Time-honored passum wines in Santorini and Crete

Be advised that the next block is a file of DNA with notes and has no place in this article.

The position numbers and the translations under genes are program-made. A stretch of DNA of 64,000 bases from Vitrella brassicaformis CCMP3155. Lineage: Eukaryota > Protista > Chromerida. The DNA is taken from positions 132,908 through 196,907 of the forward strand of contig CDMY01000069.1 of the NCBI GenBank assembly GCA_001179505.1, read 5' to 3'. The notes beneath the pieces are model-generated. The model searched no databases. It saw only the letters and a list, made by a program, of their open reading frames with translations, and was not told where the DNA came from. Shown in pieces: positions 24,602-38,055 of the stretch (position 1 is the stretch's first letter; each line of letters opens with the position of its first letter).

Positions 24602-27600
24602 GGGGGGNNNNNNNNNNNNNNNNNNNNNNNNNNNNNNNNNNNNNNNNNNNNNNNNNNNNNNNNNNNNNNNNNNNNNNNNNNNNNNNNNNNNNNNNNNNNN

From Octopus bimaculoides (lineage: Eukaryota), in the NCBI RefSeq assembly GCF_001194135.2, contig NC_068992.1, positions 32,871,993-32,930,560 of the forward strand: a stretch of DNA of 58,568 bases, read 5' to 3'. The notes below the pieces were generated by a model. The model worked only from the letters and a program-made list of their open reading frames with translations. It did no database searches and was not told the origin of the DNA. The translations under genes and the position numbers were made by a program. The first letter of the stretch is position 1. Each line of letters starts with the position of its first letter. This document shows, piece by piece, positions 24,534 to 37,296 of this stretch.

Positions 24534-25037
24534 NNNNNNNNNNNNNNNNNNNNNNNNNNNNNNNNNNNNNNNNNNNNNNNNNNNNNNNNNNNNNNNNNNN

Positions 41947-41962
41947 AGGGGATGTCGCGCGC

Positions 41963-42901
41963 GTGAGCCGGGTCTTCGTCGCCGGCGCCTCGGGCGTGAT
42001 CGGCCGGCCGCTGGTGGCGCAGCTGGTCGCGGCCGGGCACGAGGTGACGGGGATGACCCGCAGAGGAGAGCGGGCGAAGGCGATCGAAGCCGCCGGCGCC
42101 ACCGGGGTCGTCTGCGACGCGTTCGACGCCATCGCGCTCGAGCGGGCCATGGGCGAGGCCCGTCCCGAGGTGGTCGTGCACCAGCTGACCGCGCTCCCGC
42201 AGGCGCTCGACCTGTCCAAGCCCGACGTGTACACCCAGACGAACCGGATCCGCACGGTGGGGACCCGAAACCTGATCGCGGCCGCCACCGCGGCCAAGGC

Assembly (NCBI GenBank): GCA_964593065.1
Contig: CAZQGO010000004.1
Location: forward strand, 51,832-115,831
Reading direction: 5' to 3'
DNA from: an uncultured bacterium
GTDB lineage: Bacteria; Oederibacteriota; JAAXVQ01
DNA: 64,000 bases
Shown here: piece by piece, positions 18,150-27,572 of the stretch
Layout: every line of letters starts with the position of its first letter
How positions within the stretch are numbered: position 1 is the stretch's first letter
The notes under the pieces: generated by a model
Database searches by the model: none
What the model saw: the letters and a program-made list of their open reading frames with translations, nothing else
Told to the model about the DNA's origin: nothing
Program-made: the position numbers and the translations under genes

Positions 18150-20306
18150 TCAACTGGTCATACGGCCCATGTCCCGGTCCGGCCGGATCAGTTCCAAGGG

Polybius, a Greek historian of the second century BC who lived for 17 years in Rome, confirms that passum wine was made from raisins. In his «Histories» (VI, 11a, 4) he says that in his time women in Rome were strictly forbidden to drink wine, so when they were thirsty they drank passum. Keeping in mind what Polybius says along with the recipe for Magon, described in an earlier column, we have confirmation that «first-rate passum» was a basically a very good must that had not been fermented, but produced no more than 1-2 percent alcohol. It was drunk diluted with cool water, as was sweet wine. The above applied when just enough fresh grape must was added to the raisins to cover them. If more must was added, the end product was enriched with the sugar and other constituents from the raisins, but was less dense and so could ferment. The wine it produced was sweet, but not as sweet as first-rate passum. The density of the enriched must and sweetness of the wine was related to the amount of raisins and the must made from fresh grapes. The fewer the raisins and the greater the quantity of must, the less sweet the wine and the more alcohol it contained. The raisins obviously acted as a sweetening agent, increasing the level of sugar in the must and producing sweet wine. The same occurred when some highly concentrated juice from dried grapes was added to a must made from fresh grapes. Using these techniques meant that the difficult task of sun-drying the entire grape harvest could be avoided; only some of the grapes had to be sun-dried. There was one serious drawback, however. It required a lot of experience to make wine that would not spoil, given that in those days there was no way of measuring the density of the must and the wine’s sugar content, as there is now. For those who would like to make sweet wine, I will describe the latter of the two techniques, which is recognized by current European Union legislation. Leave the grapes out in the sun to dry until they have lost about half their weight, then put them through the press. The juice should measure about 25 on the Baume scale, i.e. a sugar content of about 500 grams per liter. This syrupy juice is added to must made from overripe grapes. The higher the mixture is on the Baume scale, the sweeter the wine will be. For example, if the mixture is 17.5 Baume, the wine will have about 80 grams of sugar and will be high in alcohol, more than 16.5 percent. But if the mixture is 20 Baume, then the wine will be twice as sweet and have less alcohol. The second passum Continuing with Magon’s recipes for making passum wines, Columella describes how to make «second-rate passum.» («De Re Rustica,» XII, 39.2 Belles Lettres, Paris 1988). To the pulp of the grapes which were pressed to make first-rate passum, «add must from other grapes that have been left in the sun for only three days, mix, and put though the press. Put this second passum into clay jars without delay, so that it does not become too bitter, and 20 days later when it has fermented, clarify it by pouring it into other jars and immediately put in their stoppers, which you must plaster over and cover with leather.» Magon, an experienced winemaker from Carthage, advises treating the passum with techniques (clarification, decanting and immediate stoppering) which indicate that the second rate passum spoiled easily in comparison with the first rate passum, which was stable, being rendered resistant to yeast and bacteria by its high sugar content. Interestingly, Magon advises leaving the must just a short time with the pulp so that it did not become too bitter. Steeped in Vinsanto A modern Magon, Giorgos Venetsanos, takes up the description of how to make Vinsanto in a new book now in print: «After trampling the semi-dried grapes and straining their juice, steep the pulp to extract the great proportion of sugar it still contains. While the pulp is still in the press, spread it out and close the press’s drainage outlet. Then pour the must made from fresh grapes over the pulp. «This extracts their sugar and enriches the must, and when it ferments produces a wine with more or less sweetness, depending on how long the grapes were in the sun and the amount of must used to sprinkle the pulp. «Steep the pulp for 24 hours, then open the drainage outlet to drain off the must. After two or three hours, when the must has completely drained off, press the pulp again twice, because the grapes which were as dry as raisins will be swollen and ready to press. «When this must has drained off, put the pulp into the press and collect the rest of the must with the first lot. The wine that is produced after fermentation is quite dry, because the must started fermenting with the pulp and was in contact with it for 24 hours.» No, Venetsanos hasn’t read Columella. He is simply describing the way the second-rate Vinsanto mezzo wine is still made on Santorini – and adding his comments as an oenologist. It should be added that this method is not officially recognized by EU legislation, which prohibits making wine from pulp. The similarity between this description and Magon’s method of making second-rate passum is revealing, because it shows beyond doubt that techniques have survived on Santorini for making first- and second-rate passum and sweet wine from sun-dried grapes for which Crete was renowned in Roman times. And in those days Thera, or Santorini, did things the way they did on Crete, as in the days of Venetian rule. This gives rise to the question of what relation there was between sweet Cretan wines in those two periods: Quite simply, Malvasia was a sweet wine made from grapes half-dried in the sun, a passum wine, as was its contemporary, Vinsanto. But the Malvasia of Crete disappeared at the end of the 17th century, while Vinsanto continues to be made by the ancient passum method.

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